I traveled over the holidays – probably not a wise decision, but it seemed like a necessary one at the time. As I double-masked, waited in long lines, and prayed that our flight crew did not call in sick, I pondered why I was doing this at seventy years of age. Open question. But the question of age and its benefits and disadvantages kept coming back to me during this time as we approach the end of 2021 and the prospect of another year gone.
Nothing has changed in the past few decades as much as air travel. So, I separated my liquids and made sure our fruit cake was not wrapped in aluminum foil. When I came to the front of the airport security line, I asked a TSA employee if I needed to remove my shoes. I tend to get dizzy bending down so I would have liked to avoid untying my sneakers, not to mention pattering around on my socks on a dirty airport floor. The nice young man asked how old I was, and I told him (70). He smiled and said that the limit was 75, but I should just lie next time because they never check. Nevertheless, I make it a policy never to fib to people who can put me on a “no fly” list, so I guess I will keep taking my shoes off. But the encounter got me thinking about uses of age – we want to be old to qualify for keeping our shoes on, for Social Security and Medicare (especially Medicare!), for early Covid vaccinations, for senior discounts, but we don’t want any age restrictions on driving, employment, credit, or any other parts of our lives. I have a 95-year-old relative who says she is too old if confronted with something she doesn’t want to do, but alternately asserts that she is so old that she can do anything she wants to do in the face of any kind of limitations (regardless of protest from the near and dear). Ahhh…. In a way, this is all of us.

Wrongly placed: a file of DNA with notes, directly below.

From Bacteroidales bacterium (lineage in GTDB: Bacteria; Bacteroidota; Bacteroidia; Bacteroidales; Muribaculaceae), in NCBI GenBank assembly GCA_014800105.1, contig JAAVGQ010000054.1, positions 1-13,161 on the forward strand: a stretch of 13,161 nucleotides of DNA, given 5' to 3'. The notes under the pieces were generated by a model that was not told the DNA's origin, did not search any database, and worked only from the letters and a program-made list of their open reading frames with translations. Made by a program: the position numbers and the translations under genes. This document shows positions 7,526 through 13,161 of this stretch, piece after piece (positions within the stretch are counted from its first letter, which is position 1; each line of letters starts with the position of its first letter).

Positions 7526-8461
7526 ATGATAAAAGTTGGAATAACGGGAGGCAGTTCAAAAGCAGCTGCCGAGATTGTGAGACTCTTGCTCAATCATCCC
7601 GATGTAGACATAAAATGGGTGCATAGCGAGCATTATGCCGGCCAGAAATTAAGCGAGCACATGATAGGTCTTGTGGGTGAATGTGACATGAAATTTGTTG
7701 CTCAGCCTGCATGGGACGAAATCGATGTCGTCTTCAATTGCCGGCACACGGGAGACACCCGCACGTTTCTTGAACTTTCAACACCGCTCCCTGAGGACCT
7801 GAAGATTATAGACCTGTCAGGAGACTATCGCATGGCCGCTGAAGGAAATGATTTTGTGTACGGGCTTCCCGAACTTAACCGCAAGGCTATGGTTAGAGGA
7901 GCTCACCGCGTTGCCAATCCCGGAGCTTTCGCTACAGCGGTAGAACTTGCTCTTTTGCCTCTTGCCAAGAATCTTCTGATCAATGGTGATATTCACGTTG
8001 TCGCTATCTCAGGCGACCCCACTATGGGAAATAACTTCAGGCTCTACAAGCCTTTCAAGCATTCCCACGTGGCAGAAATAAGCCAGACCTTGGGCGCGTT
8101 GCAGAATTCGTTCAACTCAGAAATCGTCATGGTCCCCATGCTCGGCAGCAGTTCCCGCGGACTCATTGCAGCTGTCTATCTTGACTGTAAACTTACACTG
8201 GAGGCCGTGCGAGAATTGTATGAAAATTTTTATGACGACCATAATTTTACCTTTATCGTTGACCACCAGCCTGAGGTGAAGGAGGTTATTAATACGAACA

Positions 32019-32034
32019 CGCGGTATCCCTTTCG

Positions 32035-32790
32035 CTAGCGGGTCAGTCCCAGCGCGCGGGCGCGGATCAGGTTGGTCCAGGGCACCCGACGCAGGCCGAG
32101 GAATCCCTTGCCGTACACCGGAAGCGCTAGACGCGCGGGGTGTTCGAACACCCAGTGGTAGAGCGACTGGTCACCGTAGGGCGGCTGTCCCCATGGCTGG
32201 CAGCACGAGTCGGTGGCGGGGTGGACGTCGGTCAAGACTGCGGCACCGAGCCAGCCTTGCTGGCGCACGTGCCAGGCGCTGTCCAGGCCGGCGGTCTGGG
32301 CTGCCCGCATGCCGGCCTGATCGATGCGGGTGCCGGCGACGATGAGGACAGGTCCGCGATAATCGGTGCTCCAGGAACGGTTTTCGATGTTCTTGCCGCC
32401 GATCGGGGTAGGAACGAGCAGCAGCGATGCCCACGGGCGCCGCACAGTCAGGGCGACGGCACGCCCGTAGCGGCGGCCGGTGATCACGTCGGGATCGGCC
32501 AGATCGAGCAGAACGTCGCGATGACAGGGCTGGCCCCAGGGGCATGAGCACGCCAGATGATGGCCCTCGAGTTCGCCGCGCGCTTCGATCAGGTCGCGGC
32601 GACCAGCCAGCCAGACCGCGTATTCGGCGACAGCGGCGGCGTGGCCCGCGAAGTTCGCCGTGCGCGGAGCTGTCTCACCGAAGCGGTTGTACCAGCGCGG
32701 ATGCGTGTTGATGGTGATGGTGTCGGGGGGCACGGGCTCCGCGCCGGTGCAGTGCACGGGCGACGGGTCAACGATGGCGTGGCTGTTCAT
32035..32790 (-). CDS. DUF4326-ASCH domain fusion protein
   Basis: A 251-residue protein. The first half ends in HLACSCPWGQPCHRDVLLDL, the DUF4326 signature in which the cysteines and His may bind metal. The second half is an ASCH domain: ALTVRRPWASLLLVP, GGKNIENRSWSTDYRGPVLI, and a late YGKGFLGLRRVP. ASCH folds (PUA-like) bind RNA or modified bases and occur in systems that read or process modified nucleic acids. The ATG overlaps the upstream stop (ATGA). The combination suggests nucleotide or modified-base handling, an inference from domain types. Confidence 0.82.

Centuries ago, there was little concept of age restrictions on the old; neither was there much sympathy for retirement. Pope Celestine became the first pope to “abdicate” at age 79 (in 1294) for which he was much maligned; he wanted to become a hermit. Celestine even makes it into one of Dante’s circles of hell for his “great refusal.” The whole point of King Lear seems to be (at least at first glance) that the old man let go of the rei(g)ns too soon.
Early modern times did make some allowances for the old. At sixty, one could not be forced into military service and at seventy an elder was exempt from jury duty. (The latter is of interest to me as I have a jury duty notice and, in my state, the automatic exemption age is 72 and I don’t quite make it.)
But, in general, the old were expected to carry on to the extent of their capabilities. To be excused from service to the House of Lords, for example, age was generally not enough. The important imperative to persevere, however, was more ethical than legal, and in it was embedded the assumption of the duty of the old to be wise and to impart that wisdom to the young. When the Fool admonishes Lear that “Thou shouldst not have been old till thou hadst been wise,” he paraphrases the words that Lucrece addresses to Priam as she views a tapestry depicting the deception of Sinon (in the Bard’s “Rape of Lucrece”): “Priam, why art thou old, and yet not wise?” Regardless of her age, no one expected or wanted the Virgin Queen Elizabeth to retire in Shakespearean England (and the current Queen Elizabeth apparently assumes this is still the case).
Again, I am also focused on numbers because we are headed toward the countdown for a new year. (I will be asleep when the ball actually falls.) What will 2022 bring besides making me another year older (if I live through it)? I have a habit of making resolutions in my journal every year, but last year’s entry was mostly about my hope that Covid would disappear. That has been a disappointment for us all. I hope for more good days, more ordinary days. I pray with the Psalmist that life will even out, and that God will “make us glad according to the days wherein thou hast afflicted us, and the years wherein we have seen evil” (Psalm 90), that there will be a return to normality, good days to make up for the bad, normal to balance the abnormal. But maybe such strict accounting is not necessary; as Frost says, “Happiness makes up in height for what it lacks in length.” If Frost is right, numbers surely do not matter.
My new year story, “Amnesia at the Airport,” was prompted by memory and my recent air travel. It compares the fantasies of youth with the realities of age, and I hope it also points out the advantages of each. You might also take a look at my blog on Baby New Year and Old Father Time. Cheers!